However, for the rest of us who are just sitting healthy at home, waiting for this particular storm to pass, I would like to encourage us to take good care of ourselves and those around us, find ways to stay connected over distance, and spend at least some of our surplus time reflecting on how each of us (as individuals, households, neighborhoods, and communities) can help build local community resilience now, not just as a response to COVID-19, but for all the joyful and challenging times yet to come.

Please stay in touch by subscribing to the Transition US mailing list if you haven’t already. Send us your most inspiring stories of positive responses to COVID-19 so we can share them with the world, and consider making a tax-deductible donation (if you’re able) to help us scale this work. Find a local Transition Initiative near where you live and ask how you can help. Check out our Transition Streets program and host a group online with your family, friends, neighbors, and colleagues. Turn off the news and plant a garden for yourself and others, write up a business plan for that social enterprise you’ve been dreaming about for years, and prepare yourself now for even more tough times ahead.

When I'm not working hard for Transition US, I've been outside a lot lately, tending to the plants in our food forest and vegetable garden, opening up additional spaces for planting, and seeding vegetables, herbs, and dry beans, mainly to increase household food security at the intentional community where I live. However, we also made sure to plant more than 100 extra starts for our friends and neighbors, who are increasingly starting and expanding their own gardens. Making a significant contribution to your community during and after COVID-19 could be just this simple: a few friends coming together for a few pleasant hours in the sunshine, pooling maybe $20 or less of their supplies.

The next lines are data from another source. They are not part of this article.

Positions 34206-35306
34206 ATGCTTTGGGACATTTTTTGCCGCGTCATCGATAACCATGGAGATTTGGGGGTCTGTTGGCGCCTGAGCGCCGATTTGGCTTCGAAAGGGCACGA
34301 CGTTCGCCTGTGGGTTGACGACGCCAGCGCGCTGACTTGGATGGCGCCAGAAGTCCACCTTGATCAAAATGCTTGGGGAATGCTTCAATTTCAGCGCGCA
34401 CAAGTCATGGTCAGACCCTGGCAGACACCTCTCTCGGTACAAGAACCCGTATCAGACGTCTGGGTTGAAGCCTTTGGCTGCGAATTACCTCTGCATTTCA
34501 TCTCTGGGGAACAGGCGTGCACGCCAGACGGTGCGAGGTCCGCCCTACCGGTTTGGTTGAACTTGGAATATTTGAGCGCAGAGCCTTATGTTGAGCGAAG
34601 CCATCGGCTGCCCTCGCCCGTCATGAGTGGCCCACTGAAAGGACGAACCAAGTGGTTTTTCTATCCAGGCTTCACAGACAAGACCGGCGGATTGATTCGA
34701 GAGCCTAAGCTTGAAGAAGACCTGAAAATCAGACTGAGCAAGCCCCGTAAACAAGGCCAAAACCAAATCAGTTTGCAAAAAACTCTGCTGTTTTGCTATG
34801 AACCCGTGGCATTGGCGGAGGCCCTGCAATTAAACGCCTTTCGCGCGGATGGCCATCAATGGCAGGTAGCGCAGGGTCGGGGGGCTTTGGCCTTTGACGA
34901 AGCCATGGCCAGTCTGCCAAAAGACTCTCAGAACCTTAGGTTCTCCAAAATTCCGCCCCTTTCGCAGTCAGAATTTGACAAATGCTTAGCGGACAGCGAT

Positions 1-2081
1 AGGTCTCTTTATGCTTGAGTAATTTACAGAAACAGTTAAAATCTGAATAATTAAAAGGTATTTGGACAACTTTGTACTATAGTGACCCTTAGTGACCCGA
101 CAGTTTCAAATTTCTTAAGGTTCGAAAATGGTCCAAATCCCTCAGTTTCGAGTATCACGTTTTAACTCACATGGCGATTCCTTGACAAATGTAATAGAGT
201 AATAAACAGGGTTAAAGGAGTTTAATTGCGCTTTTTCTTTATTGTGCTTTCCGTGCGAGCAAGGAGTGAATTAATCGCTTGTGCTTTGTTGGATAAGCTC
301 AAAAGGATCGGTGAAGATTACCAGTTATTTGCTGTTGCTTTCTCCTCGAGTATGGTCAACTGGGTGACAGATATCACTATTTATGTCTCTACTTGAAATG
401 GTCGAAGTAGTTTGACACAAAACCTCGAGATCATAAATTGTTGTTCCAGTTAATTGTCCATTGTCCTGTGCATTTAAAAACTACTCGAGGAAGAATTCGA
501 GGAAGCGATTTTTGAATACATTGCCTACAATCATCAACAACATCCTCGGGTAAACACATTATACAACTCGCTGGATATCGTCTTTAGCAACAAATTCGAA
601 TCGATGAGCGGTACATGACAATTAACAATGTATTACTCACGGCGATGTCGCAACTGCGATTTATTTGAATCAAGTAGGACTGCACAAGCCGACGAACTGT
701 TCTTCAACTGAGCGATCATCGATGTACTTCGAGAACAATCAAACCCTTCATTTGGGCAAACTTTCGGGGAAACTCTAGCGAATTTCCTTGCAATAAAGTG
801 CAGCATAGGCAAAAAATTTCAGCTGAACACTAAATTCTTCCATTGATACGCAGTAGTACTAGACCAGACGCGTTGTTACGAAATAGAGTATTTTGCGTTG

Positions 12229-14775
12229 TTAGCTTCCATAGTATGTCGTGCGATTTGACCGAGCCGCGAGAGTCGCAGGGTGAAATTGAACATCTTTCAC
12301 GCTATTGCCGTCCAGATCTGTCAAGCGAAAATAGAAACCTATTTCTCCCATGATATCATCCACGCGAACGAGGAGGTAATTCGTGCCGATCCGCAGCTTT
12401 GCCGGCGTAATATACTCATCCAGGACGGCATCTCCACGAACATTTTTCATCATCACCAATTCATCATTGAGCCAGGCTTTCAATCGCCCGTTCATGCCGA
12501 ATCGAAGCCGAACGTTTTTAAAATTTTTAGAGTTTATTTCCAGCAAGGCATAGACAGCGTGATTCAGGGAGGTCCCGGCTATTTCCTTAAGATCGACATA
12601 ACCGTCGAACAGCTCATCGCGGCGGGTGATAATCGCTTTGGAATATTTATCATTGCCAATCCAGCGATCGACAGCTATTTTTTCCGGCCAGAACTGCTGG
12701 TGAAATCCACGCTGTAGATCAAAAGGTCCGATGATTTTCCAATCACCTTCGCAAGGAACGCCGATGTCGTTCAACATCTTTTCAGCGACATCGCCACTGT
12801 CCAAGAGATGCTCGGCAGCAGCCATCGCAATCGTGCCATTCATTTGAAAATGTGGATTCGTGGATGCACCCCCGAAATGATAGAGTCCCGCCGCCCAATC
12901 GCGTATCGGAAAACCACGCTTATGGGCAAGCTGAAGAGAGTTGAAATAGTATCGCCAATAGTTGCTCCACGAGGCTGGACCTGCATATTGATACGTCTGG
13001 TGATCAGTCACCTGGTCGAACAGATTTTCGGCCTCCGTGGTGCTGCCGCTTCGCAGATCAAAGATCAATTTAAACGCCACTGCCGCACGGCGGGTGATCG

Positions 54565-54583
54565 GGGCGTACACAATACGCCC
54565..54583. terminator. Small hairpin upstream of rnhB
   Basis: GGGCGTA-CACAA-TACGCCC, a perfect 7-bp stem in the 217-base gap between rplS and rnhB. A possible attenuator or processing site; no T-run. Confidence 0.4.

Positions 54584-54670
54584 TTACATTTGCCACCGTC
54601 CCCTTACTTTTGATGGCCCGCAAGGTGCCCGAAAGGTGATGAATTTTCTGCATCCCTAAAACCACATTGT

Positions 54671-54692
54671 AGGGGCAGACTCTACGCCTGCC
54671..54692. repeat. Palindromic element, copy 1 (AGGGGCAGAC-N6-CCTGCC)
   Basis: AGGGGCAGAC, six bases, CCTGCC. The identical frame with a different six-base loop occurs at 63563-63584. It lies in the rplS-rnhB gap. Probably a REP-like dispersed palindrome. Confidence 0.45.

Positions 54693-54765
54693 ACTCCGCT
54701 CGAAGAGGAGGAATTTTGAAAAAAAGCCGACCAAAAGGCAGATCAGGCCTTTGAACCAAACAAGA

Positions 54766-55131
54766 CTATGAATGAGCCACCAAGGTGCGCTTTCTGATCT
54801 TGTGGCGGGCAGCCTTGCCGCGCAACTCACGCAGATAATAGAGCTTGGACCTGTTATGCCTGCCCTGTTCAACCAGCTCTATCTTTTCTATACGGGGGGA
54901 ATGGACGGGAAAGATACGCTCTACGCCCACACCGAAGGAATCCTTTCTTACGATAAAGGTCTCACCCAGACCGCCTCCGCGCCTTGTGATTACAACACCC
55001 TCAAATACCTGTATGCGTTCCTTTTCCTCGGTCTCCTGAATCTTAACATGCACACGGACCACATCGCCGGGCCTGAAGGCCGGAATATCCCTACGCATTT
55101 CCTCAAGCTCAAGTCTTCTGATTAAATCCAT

But even as our own physical and economic health are being threatened like never before, the health of our planet and our society as a whole have been declining rapidly for decades now. So we need everyone who can to join the fight. This applies equally during this crisis as it will long after it has receded. Whenever we come together to “reimagine and rebuild our world,” we find our power to encourage and uplift each other, learn and grow from each other’s experiences, and amplify our collective impacts. My most heartfelt appreciation for all those who have already been doing this work – in some cases for many decades or generations – under many different names.

For those of you those of you who haven't been so active lately, I invite you to find ways to connect with Transition US more deeply in these pivotal times, reach out directly to us, and offer anything you think might help us, together, to better the future.

"Turn Off the News and Build a Garden"